It shall be the responsibility of every county in this Commonwealth to provide, through the controller, board of auditors or other appropriate auditor, an annual audit of all forfeited property and proceeds obtained under this section. The audit shall not be made public but shall be submitted to the Office of Attorney General. 42 Pa. C.S.A. 6802(i)

The Fiscal Abuse:

In Berks Co., 1998 was the first year the D.A.'s forfeiture fund was audited by the Controller since its inception in the late 80's. This lack of a public accounting, and in some cases lack of any accounting, is an invitation to abuse. In Lakawana Co. this abuse was made manifest in the sale of a forfeited vehicle. The local paper discovered that the purchaser's original check to the D.A. of $2,350 was voided and never cashed, but a second check to the assistant D.A.'s wife for $1,000 was cashed. This incident prompted Lakawana Co. Judge Walsh to send a letter to state legislators requesting a change in the law to allow public accounting. Judge Walsh has correctly identified the problem.While the current statute prevents public disclosure of the county fiscal audits, some of the Attorney General's reports to the legislature have been made public. These reports give little comfort to those wishing for sound fiscal accountability of Pennsylvania's forfeiture funds. Indiana County shows a large discrepancy between the 1995-96 and 1996-97 reports.

Indiana County 1995-96 Fiscal Year (Note ending Balance)

Indiana County 1996-97 Fiscal Year (Note Starting Balance)

If you look closely you'll see that $17,481.27 and a vehicle materialized in Indiana County. Both reports show ZERO for forfeited vehicles. In the 95-96 report no unsold property was used, but in 96-97 a vehicle was used in undercover work. Where did it come from?

The current Pennsylvania forfeiture statute gives prosecutors a virtual slush fund free from public scrutiny, while it does nothing to protect innocent property owners.

The Innocent Owners:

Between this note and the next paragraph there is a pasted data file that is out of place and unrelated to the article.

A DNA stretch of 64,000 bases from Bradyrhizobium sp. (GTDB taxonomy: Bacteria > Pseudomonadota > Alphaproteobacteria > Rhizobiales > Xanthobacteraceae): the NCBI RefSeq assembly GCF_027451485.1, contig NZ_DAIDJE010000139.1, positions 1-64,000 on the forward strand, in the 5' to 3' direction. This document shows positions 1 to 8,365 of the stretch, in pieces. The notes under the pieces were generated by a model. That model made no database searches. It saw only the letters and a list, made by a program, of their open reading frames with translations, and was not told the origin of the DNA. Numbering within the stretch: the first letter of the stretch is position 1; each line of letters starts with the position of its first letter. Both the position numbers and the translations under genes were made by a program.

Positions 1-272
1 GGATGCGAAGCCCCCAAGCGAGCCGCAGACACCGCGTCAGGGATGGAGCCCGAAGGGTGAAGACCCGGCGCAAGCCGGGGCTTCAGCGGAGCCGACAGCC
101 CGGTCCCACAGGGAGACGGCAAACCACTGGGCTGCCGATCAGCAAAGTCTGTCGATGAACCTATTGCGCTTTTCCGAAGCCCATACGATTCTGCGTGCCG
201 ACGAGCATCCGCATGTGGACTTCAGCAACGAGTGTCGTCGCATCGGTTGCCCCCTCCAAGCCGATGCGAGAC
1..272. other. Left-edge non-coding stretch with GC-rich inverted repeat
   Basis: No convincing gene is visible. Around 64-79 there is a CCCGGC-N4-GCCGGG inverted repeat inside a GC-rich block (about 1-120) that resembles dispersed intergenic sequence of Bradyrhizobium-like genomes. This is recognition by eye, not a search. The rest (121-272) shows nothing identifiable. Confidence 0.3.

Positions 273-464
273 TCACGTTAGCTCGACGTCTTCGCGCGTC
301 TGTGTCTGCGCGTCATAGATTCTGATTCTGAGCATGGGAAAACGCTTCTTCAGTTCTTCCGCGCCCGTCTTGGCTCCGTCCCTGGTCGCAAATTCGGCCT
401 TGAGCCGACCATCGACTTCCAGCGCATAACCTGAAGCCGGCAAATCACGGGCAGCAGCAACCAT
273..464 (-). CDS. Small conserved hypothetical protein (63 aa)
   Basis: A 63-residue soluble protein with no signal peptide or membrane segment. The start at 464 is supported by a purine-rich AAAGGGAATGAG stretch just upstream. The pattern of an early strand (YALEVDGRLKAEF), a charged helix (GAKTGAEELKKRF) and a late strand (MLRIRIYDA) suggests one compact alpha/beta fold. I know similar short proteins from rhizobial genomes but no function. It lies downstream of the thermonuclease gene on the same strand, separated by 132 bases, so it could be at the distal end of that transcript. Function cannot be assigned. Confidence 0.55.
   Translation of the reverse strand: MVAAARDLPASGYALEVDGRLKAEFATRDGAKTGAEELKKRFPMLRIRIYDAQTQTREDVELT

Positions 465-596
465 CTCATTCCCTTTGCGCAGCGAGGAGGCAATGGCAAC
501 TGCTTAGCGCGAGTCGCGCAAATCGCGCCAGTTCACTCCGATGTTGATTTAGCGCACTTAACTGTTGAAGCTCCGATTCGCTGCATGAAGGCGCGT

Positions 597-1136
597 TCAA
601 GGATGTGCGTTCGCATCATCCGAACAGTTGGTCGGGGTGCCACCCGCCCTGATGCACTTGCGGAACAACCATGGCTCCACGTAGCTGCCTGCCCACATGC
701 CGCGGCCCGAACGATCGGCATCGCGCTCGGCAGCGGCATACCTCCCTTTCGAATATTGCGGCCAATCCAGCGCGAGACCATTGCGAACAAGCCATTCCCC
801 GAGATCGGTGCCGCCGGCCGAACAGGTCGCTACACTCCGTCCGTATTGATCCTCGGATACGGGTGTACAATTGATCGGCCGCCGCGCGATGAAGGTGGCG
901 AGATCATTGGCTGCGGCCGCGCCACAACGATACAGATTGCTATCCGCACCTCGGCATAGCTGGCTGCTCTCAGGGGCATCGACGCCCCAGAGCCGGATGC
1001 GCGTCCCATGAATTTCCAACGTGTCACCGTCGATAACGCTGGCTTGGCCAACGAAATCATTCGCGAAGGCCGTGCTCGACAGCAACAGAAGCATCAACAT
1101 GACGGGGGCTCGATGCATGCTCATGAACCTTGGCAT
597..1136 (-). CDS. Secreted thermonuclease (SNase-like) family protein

Pennsylvania is not without its innocent owners. On May 6, 1989, in what has become perhaps the most infamous Pennsylvania forfeiture abuse, the Allentown Police seized the Lonardo family business, Shorty's Cafe. The events that followed saw the local prosecutor offering to testify on behalf of drug dealers in order to take the property of an innocent man. Mr. Lonardo was aware of the drug traffic in his cafe, and had taken many steps to stop it, including calling the police to initiate raids on his own cafe. Several drug-dealing patrons were arrested in these raids. The local prosecutor informed the drug dealers that if they could testify that Mr. Lonardo sometimes ignored drug traffic, the prosecutor would then testify on their behalf at their trials. What a deal! These drug dealers could get revenge on the Lonardos and possibly get reduced prison time just for testifying that Mr. Lonardo hadn't taken action every time they dealt drugs in the cafe. On April 15, 1992, the forfeiture of Shorty's Cafe was reversed by the Court of Common Pleas; however, the Lonardos did not get their business back. The prosecutor had appealed to the State Supreme Court. Finally, in February of 1994, the Pennsylvania Supreme Court reversed the forfeiture of Shorty's Cafe. The Lonardo family fought to reverse the forfeiture of their growing small business only to regain possession of a vandalized city property vacant for the past five years. The Lonardo family, although victorious, has exhausted their savings, and incurred a $50,000 debt, fighting the limitless resources of the state. The Lonardos filed a federal suit against the Allentown Police & the Lehigh County D.A. In 1997, one of Lonardo's patrons, who was arrested at an earlier raid, agreed to work as an informant to "get Shorty" and mitigate some of her own legal problems. Early in 1998, Mr. Lonardo was arrested on charges of trading drugs for stolen property. Mr. Lonardo later pled guilty to the charges. Mr. Lonardo may be genuinely guilty as charged, perhaps his plea was an economic decision, or perhaps he is just not very bright. As Paul Carpenter of the Allentown Morning Call said, "With bright prospects of winning that lawsuit against the cops et al, it may be argued that it was not very bright of Lonardo to continue running his bar within their jurisdiction."